The nationwide credit crisis has made the “American Dream” unattainable to most citizens. As lenders instituting rigorous requirements making qualifying for mortgages nearly impossible. The record breaking foreclosures and unemployment have added fuel to the fire, putting pressure on homeowners to reduce their asking prices. Many owners have been forced to sell at far below market value, accepting a large loss on properties that when purchased had high potential for profitability. However, the resurgence of lease-option agreements, especially in areas where foreclosure rates are high, has sparked hope for many sellers and buyers. 
A lease-option agreement, also called a rent-to-buy option, combines a traditional lease between a landlord and tenant with the option or right to purchase the leased home.  The agreement stipulates that “the buyer take possession of the goods with the first payment and takes ownership with the final payment.” With a lease-option, the prospective buyer is afforded an exclusive option, but not obligation, to procure the home after a specified period of time. 
Lease-option agreements are an effective tool designed to assist buyers who are struggling with obtaining financing due to credit issues or financial circumstances.  The lease-option provides ample time for the buyer’s down payments to aggregate, improving or repairing their credit profiles which in turn make securing a mortgage more probable.  Rent is typically set above competitive market value, with the excess rent being credited towards the purchase price, therby creating a forced savings plan that is beneficial to the buyer. 
Furthermore, the option has been used as a means of establishing a credit history in this country for immigrants who are unable to obtain money from lenders since a positive credit history in a foreign country has no bearing in the United States.  The lease-option is not only limited to providing financial benefits. Buyers are given the chance to test out a neighborhood or home, before being saddled with a long term responsibility.  Moreover, lease-option tenants are afforded more flexibility and discretion in fixing up the property and changing it to please them aesthetically.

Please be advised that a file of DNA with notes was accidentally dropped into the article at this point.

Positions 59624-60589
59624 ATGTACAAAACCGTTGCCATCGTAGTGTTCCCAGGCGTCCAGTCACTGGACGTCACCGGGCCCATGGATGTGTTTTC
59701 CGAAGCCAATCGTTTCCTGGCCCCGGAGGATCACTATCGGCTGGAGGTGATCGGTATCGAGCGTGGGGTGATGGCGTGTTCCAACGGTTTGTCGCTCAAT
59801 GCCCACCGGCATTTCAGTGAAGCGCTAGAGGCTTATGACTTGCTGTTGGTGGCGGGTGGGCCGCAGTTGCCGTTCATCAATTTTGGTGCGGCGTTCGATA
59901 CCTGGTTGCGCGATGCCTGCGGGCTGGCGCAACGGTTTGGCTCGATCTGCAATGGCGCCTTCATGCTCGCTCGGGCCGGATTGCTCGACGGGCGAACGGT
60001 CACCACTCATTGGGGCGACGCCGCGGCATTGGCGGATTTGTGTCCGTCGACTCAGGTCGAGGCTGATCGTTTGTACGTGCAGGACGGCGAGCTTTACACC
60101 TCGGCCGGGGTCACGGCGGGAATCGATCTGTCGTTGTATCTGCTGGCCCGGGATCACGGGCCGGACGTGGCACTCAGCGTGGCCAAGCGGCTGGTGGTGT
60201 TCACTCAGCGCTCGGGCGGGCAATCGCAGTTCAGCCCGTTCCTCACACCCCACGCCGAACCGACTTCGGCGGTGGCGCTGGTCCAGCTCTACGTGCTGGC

In addition, a lease-option offers a very viable option for both residential and commercial sellers. This option opens the door to a new market of potential buyers and offers an opportunity for sellers to obtain higher rental income with the possibility of a future sale. Owners are able to collect higher-than-market-rate rent, since renters are willing to pay the extra amount in return for the chance to buy when financing becomes available. For commercial sellers, a lease-option has proven to be an attractive alternative since it brings in cash flow to properties that would otherwise be stagnant.  Both residential and commercial sellers can avoid sales commissions since there is no need for a real-estate agent to conduct the sale in a lease-option agreement. 
The rent-to-buy option is most utilized by sellers, who have purchased new homes and have had difficulty unloading their previous home.  This method presents a chance for sellers to decrease the financial burden of two mortgages by offsetting some of the costs.  The lease-option, unlike a traditional rental lease, shifts the responsibility of minor property upkeep, such as lawn care and snow removal, to the tenant alleviating both time and monetary burdens.  Moreover, the option fee is tax free money that the seller can use.